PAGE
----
Steve envisions an engaging interactive experience that cuts across not only the diverse categories of entertainment, information, transactions, communication, and education, but also cuts across various technologies, access devices, and communications networks. "Lots of technologies are stirred together to create an interesting base-level platform," he says, "and then lots of interactive experiences are placed on top of that, mostly through entrepreneurial efforts. There's a thirst to participate in this industry. It's very similar to what I felt in the early '80s, when personal computer software emerged as an entrepreneurial opportunity, a magnet for creative minds. The same thing is happening in this interactive space."

Steve plans to take all the parts and assemble them in a way that can excite the imaginations of tens of millions of people on a global basis. He has little use for people who view the industry through the prism of the past, wishing and hoping that their own perspective and business model will prevail. In Steve's new world, the wants and needs of consumers will prevail.

THE STATESMAN (Steve Case): The concept of interactive services on the Internet is starting to move to the mainstream. Millions of people are connected, and more are joining every year. It will be as important as the telephone or television some day, but we are still very early in its development. Only 11 percent of households in the United States subscribe to online services. The question is, How do you reach that mass market? Things that AOL is focused on, such as ease of use, useful services, fun, affordability, and creating an engaging experience, are what it's all about. There's too much focus on technology in the industry, an obsession with bandwidth and the latest browsers. What's much more important is creating a magical interactive experience, for which the technology is certainly an enabler. Human creativity is really going to drive us.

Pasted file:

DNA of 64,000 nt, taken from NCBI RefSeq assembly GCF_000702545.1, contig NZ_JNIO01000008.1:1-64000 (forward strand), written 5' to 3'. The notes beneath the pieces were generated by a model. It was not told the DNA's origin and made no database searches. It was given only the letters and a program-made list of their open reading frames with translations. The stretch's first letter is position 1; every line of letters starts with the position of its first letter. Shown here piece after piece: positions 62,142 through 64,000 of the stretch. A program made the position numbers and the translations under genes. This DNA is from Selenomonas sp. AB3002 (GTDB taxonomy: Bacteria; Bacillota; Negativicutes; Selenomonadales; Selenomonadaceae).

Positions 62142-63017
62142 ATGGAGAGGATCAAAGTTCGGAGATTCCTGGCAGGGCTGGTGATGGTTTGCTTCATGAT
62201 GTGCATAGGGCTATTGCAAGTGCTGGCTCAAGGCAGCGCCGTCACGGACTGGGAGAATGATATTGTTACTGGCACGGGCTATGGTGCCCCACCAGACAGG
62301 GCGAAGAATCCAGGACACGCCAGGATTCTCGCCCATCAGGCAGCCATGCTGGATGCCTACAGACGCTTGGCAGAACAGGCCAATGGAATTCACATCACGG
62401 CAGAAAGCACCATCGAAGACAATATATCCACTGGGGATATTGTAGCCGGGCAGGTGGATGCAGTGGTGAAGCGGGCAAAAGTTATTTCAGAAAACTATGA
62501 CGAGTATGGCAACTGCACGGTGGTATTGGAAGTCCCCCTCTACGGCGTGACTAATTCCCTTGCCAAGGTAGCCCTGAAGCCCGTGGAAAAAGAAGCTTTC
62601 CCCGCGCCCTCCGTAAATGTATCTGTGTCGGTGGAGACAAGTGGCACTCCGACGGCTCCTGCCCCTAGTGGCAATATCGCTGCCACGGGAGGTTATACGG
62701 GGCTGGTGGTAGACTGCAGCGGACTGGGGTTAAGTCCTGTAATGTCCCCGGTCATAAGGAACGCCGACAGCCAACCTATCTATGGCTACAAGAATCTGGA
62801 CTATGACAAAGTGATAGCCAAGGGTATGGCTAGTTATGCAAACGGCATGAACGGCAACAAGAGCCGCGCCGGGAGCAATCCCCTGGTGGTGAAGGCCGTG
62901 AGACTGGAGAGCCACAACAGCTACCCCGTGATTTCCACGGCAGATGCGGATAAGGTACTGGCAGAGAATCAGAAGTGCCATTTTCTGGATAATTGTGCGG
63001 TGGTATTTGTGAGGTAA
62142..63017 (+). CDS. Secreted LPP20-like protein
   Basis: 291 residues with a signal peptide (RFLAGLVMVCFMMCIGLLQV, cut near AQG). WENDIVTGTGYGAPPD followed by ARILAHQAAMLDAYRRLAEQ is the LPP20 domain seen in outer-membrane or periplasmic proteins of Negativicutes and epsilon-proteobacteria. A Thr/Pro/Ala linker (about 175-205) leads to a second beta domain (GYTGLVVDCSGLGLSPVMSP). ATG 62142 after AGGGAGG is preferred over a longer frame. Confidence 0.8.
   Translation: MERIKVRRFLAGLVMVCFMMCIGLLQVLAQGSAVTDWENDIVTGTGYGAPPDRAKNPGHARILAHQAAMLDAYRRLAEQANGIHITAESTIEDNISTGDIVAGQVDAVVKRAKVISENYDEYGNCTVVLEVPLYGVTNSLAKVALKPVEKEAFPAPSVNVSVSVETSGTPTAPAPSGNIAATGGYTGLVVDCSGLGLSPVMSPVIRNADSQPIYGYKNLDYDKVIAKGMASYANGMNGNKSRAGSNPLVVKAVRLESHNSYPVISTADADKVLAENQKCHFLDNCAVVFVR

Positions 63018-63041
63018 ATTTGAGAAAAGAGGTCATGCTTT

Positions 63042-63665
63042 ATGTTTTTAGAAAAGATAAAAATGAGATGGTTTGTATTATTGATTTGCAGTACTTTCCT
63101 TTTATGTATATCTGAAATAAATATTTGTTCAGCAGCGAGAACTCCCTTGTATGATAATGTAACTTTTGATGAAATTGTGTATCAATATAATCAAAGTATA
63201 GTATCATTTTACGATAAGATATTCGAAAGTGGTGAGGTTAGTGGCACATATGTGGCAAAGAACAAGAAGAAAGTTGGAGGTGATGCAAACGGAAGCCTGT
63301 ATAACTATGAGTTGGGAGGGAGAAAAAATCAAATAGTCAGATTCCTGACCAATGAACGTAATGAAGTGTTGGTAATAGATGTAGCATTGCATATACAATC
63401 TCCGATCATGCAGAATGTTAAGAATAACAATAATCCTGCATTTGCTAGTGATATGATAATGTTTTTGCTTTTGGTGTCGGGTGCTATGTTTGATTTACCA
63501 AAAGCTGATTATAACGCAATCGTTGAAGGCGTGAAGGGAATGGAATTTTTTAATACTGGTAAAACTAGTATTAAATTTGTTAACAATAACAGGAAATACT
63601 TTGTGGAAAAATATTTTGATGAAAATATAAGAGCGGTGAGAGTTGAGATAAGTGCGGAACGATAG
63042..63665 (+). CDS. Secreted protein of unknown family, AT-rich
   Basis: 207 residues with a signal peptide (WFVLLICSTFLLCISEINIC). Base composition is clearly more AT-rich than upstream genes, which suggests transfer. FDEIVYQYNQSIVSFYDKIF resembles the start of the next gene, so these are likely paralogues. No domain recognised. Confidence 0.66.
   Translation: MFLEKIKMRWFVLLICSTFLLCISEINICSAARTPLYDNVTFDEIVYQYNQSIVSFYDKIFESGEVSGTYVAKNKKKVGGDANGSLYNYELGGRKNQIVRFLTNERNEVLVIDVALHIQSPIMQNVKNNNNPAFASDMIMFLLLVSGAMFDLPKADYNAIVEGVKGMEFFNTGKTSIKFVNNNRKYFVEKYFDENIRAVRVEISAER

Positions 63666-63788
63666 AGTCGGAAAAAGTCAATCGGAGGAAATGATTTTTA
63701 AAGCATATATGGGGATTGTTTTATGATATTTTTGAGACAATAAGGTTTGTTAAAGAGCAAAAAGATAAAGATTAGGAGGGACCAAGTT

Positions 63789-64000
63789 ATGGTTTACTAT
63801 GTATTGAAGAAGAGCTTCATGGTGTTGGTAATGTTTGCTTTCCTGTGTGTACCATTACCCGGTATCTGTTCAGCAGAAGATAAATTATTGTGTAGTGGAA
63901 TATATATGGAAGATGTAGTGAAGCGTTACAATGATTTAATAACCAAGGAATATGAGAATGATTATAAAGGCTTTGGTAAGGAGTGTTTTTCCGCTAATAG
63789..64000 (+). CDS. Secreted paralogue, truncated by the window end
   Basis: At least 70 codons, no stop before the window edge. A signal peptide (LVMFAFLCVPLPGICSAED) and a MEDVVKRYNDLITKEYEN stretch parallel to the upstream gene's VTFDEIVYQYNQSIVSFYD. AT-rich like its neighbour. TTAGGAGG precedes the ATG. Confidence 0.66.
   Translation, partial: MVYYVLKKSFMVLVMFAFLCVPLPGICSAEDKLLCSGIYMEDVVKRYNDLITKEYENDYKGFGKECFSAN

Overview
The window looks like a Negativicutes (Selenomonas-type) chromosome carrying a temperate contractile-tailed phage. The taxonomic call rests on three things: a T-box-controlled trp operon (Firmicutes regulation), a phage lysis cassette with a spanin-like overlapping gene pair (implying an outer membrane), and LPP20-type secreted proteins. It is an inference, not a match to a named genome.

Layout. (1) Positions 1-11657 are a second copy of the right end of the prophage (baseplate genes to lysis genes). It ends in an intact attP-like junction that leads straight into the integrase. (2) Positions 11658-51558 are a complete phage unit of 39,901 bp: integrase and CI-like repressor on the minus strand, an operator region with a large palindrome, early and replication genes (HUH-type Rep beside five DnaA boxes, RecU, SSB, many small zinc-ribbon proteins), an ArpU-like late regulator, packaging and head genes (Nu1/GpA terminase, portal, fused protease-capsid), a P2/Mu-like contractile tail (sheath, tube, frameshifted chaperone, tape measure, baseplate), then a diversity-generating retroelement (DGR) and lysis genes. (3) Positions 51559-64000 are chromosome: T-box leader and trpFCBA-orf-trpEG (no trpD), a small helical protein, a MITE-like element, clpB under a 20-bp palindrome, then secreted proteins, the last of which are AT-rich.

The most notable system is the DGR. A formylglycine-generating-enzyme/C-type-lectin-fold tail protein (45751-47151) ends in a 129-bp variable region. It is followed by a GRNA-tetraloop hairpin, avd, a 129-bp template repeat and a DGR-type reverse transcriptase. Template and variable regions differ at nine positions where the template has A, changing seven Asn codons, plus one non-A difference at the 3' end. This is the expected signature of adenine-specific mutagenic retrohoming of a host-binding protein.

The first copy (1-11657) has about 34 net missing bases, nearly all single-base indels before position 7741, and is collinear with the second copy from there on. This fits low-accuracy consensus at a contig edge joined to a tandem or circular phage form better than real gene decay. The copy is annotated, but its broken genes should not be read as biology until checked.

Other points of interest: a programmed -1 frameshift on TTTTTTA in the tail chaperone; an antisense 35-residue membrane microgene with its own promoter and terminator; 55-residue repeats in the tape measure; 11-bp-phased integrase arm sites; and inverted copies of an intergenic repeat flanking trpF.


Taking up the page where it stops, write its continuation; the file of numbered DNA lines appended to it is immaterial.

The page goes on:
AOL went public in 1992. We had 187,000 subscribers, and a market value of $70 million dollars. Four years later, we have nearly 6 million subscribers, and a market value of nearly $7 billion. The value has gone up a hundredfold in four years, which shows the power and possibilities of this new medium. AOL's circulation is larger than the combined circulation of The New York Times, USA Today, The Wall Street Journal, The Washington Post, and the Los Angeles Times, the top five newspapers in the United States. Consumers are voting to participate in interactive services, and the majority, we're pleased to say, are voting to join AOL.

There are probably many reasons for this, but fundamentally our company has been about people who believe in the possibilities of this medium. They eat, drink, and sleep it. They are not just on a career path. They are building an industry. Look at other companies, Netscape, for example, which came out of nowhere in the last couple of years. Why? The quality of the people. The credibility that Jim Clark provided, the technical insight that Mark Andreessen provided, and the management leadership that Jim Barksdale provided have taken Netscape from nothing to a major leader in this market‹overnight. That's the power of people. In such an important new industry, it's gratifying to see that the key criterion is the people. It's true in most industries, but I think it's particularly true in something that is so new evolving and is so rapidly.